The original meeting-place of the hundred is not definitely known. The site of Ongar castle and Toot Hill in Stanford Rivers have both been suggested. (fn. 24) In and after the 15th century Ongar hundred was closely associated with Harlow half-hundred, whose lordship had also been acquired by the Staffords. (fn. 25) From the late 16th century Ongar and Harlow were grouped with Waltham half-hundred, the common meeting-place being at Waltham Holy Cross. (fn. 26) These Waltham meetings, however, were probably for business other than that anciently associated with the hundred. It is not known whether separate meetings for Ongar hundred alone were held in the 17th century.
On a quo warranto inquiry in 1277 John de Rivers, lord of the hundred, claimed no return of writs within the hundred except the withdrawal from the sheriff of the King's debts and the execution of the other orders of the king therein. (fn. 27) As to pleas of withernam he said that the hundred had been granted by Henry II to his ancestor Richard de Lucy and that Richard and his descendants had had those pleas. The Crown advocate rejoined that in Henry II's time there were no such pleas and that in any case they were not mentioned in Richard de Lucy's charter.
On the same occasion Rivers also claimed view of frankpledge. This was not opposed but in fact before 1277 this juridiction had in some cases already been alienated to the lords of individual manors. It was stated in 1274-5 that the lords of Fyfield, Stapleford Tawney, Woolston (in Chigwell), Stapleford Abbots, Loughton, Navestock, Beauchamp Roding, and Theydon (Mount?) possessed view of frankpledge and the assize of bread and ale, that the lord of Woolston also had gallows and the lord of North Weald Bassett had all pleas. (fn. 28)
In the document of 1543-6, already mentioned, the lord of the hundred held no courts leet in any of these places nor in Chipping Ongar, Greenstead, Stanford Rivers, Abbess Roding, and Shelley. At four other places, Norton Mandeville, Roding Morrell, High Laver, and Navestock, courts leet were said to be held by the lords of the manor but the common fine was customarily paid by them to the lord of the hundred. During the Middle Ages the manors of Chipping Ongar and Stanford Rivers (q.v.) were held in demesne by the lords of the hundred and there was thus no need to include them in the list of leets. At Greenstead, which was also omitted from the list, the lords of the hundred were tenants in chief of the manor. (fn. 29) Courts leet for the manor of Abbess Roding (q.v.) were certainly being held in the 15th century. But it is clear that the document of 1543-6, so far as it relates to courts leet, does not describe 16th-century practice, for it omits many manorial leets that are known to have existed in the 14th and 15th centuries.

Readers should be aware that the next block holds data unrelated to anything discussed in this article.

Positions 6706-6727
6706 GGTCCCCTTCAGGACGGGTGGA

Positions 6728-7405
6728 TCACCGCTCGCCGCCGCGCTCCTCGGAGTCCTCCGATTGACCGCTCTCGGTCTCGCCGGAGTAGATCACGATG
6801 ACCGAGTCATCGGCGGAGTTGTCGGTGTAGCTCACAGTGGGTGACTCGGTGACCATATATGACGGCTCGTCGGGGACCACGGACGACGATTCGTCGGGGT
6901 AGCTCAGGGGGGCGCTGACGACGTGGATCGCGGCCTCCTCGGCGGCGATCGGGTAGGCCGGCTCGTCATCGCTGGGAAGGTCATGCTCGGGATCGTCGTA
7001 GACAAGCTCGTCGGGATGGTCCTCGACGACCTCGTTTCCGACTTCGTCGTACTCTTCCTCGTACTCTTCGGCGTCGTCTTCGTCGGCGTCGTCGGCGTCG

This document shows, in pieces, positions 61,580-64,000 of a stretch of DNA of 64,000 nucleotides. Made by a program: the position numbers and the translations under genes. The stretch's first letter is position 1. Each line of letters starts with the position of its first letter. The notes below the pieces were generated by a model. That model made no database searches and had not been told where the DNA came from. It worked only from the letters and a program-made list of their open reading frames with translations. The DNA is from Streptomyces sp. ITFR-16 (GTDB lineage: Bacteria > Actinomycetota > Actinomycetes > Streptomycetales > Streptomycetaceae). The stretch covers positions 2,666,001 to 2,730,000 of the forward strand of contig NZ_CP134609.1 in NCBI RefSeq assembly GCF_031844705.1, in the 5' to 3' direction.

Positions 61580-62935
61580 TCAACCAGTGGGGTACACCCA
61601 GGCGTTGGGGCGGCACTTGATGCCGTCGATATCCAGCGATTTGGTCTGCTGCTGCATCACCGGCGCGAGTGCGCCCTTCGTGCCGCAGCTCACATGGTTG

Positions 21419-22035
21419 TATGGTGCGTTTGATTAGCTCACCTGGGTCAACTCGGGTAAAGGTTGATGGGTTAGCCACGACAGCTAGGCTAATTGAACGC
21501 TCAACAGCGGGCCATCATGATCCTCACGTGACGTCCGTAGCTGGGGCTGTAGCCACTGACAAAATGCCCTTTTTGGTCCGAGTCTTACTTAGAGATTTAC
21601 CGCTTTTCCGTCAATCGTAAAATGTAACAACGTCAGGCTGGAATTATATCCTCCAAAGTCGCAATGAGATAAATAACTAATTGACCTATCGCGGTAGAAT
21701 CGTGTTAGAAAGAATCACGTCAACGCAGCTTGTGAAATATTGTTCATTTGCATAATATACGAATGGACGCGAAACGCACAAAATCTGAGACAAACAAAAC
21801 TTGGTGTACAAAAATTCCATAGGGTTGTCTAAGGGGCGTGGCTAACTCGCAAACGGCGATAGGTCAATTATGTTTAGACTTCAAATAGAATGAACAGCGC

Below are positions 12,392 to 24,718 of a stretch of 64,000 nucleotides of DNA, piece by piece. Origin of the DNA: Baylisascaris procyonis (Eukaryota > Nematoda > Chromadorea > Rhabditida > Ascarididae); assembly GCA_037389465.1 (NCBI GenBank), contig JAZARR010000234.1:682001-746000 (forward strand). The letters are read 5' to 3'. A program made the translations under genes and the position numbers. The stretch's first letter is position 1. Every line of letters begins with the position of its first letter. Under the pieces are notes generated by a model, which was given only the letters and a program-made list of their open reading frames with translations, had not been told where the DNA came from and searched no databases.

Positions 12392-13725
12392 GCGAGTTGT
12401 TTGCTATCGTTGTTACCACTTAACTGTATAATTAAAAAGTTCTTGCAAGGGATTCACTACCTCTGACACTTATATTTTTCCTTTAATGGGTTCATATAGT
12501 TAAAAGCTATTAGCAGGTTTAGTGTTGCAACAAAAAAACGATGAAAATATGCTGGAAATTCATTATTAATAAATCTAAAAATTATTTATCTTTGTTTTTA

At High Ongar (q.v.) courts leet were being held for the manor of Paslow Hall at least as early as 1271, and for that of Newarks Norton in 1487. At Abbess Roding, in addition to the leet of the capital manor, there was one for Berwick Berners manor in and after 1382. At Kelvedon Hatch (q.v.) there was a court leet from 1390.
The manuscript of 1543-6 quoted above was probably drawn up for John Stoner when he acquired the hundred and revised somewhat during the next three years. (fn. 30) It includes the text of the grant of the hundred to Stoner, and states that the customs and duties it records were observed in the time of Edward III and Robert Bruce, King of Scots, and long before 'when the Saxons inhabited this realm'. In support of this statement it refers to ancient records made by Humphrey de Bohun, Earl of Hertford [sic] and Essex, Constable of England, and 'lord of the said liberties and hundreds' dated at Pleshey, 10 July II Edward III (1337) and to other records 'written in the Saxon tongue'. These records have not been traced. Humphrey de Bohun (d. 1361) is not known to have held the hundred of Ongar, but his successor and namesake Humphrey de Bohun, Earl of Hereford and Essex (d. 1373) held the hundred of Harlow, which later came into the possession of the earls of Stafford, the lords of Ongar hundred. The document of 1543-6 was probably prepared so that Stoner might exact his legal dues as lord of the hundred. All tenants' names in it were up to date but the section relating to the courts leet and some others described below certainly did not represent 16th-century practice; an antiquarian interest may have led to their inclusion. Probably much of the document was indeed based on early-14th-century records and described the customs of that period.